LumberJocks

Home Made Woodworking Accents and Decorations #1: My First Mosaic Pin

  • Advertise with us
Blog entry by Jerry posted 11-18-2017 02:48 AM 1805 reads 0 times favorited 18 comments Add to Favorites Watch
no previous part Part 1 of Home Made Woodworking Accents and Decorations series no next part

After having recently paid $25.00 for a little 8” piece of mosaic pin that I used on my last box, I decided to start making my own. Here is my first one. It’s not epoxied up yet, but you can see the pattern pretty well. This piece is about a foot long and cost me about $10.00 to make.

-- There are good ships and there are wood ships, the ships that sail the sea, but the best ships are friendships and may they always be. http://www.geraldlhunsucker.com/



18 comments so far

View drewpy's profile

drewpy

819 posts in 1505 days


#1 posted 11-18-2017 03:29 AM

Nicely done, Jerry!

-- Drew -- "The greatest wealth is health".

View Jerry's profile

Jerry

2836 posts in 1796 days


#2 posted 11-18-2017 03:38 AM



Nicely done, Jerry!

- drewpy

:-) Thanks Drew!

-- There are good ships and there are wood ships, the ships that sail the sea, but the best ships are friendships and may they always be. http://www.geraldlhunsucker.com/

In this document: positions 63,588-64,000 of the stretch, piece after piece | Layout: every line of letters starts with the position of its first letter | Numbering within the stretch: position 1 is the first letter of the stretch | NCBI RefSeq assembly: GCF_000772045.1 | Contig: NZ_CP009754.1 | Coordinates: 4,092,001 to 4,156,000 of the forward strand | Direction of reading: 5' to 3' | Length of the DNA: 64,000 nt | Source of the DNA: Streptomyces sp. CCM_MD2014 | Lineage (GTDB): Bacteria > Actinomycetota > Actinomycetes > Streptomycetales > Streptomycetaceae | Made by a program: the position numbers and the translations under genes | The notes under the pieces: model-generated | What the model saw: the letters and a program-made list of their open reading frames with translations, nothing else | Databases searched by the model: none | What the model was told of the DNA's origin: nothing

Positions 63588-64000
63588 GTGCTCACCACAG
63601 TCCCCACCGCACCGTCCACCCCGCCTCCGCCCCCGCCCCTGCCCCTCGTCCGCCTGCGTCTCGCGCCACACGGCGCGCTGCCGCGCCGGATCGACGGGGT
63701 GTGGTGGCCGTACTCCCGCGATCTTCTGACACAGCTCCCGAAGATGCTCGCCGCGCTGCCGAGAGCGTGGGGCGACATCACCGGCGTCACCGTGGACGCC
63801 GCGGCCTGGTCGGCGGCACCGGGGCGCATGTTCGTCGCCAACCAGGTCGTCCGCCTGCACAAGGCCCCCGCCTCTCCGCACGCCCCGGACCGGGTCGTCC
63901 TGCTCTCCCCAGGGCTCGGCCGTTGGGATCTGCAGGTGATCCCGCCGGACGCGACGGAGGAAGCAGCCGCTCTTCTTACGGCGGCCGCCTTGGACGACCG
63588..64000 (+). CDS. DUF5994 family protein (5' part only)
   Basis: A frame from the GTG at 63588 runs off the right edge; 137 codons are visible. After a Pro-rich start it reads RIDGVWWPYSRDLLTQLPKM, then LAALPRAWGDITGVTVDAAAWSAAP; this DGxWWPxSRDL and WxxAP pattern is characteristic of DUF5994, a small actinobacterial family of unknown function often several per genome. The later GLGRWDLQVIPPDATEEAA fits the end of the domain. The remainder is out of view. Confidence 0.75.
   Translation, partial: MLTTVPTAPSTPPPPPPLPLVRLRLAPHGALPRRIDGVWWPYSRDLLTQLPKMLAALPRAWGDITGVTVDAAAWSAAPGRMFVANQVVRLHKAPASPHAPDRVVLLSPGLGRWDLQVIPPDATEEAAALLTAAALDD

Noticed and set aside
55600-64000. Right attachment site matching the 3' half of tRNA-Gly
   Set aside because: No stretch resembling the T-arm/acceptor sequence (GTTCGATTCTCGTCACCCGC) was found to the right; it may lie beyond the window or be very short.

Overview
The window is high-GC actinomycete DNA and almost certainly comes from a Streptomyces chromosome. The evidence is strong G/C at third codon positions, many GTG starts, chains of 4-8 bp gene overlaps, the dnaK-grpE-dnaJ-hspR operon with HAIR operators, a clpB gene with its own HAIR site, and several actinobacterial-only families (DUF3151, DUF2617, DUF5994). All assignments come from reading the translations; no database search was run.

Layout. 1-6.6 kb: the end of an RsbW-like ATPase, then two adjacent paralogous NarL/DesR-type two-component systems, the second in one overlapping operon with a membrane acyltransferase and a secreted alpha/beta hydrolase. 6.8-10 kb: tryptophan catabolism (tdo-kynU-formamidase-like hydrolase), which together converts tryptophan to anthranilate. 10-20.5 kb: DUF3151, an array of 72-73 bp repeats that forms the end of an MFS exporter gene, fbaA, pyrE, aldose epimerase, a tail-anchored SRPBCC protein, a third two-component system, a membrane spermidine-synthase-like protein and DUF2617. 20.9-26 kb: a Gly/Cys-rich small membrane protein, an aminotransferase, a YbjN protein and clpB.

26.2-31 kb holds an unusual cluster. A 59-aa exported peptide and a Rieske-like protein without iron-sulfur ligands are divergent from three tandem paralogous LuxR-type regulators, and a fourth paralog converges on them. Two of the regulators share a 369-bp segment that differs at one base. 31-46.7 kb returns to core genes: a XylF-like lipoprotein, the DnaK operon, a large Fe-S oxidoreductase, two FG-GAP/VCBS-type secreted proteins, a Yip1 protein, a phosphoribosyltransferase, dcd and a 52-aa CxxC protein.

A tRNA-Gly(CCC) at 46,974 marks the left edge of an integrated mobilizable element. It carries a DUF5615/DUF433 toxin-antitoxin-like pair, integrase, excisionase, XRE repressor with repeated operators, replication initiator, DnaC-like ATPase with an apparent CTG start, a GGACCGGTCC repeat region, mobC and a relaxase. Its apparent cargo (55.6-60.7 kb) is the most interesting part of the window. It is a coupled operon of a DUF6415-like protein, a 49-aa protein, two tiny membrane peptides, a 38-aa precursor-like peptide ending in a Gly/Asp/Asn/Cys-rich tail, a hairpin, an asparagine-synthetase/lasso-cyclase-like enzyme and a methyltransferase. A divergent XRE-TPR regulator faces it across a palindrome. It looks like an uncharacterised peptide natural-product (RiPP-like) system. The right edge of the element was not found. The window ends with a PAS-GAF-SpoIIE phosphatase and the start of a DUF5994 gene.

View oldnovice's profile

oldnovice

7202 posts in 3516 days


#3 posted 11-18-2017 04:16 AM

Please explain what are these, how did you make it?
You caught me totally off guard.

-- "I never met a board I didn't like!"

View Jerry's profile

Jerry

2836 posts in 1796 days


#4 posted 11-18-2017 05:01 AM



Please explain what are these, how did you make it?
You caught me totally off guard.

- oldnovice

They’re usually used by knife makers to embellish or decorate the handles of the knife. In those cases, they go all the way through the scales and help,to hold the blade in place, like a rivet or a pin. I find them to be beautiful when applied to woodworking, and used them in one of my recent projects here:

http://lumberjocks.com/projects/344769

They are costly to buy. The way to make them is get some square and round brass tubing from the hobby section of your hardware store or online.

Pick a size for the largest tube that will be the outside housing.

Choose some smaller pieces to fit into the tube in a decorative manner.

Fill with colored epoxy, and apply to your woodworking wherever it pleases you

You can see many examples much better than mine here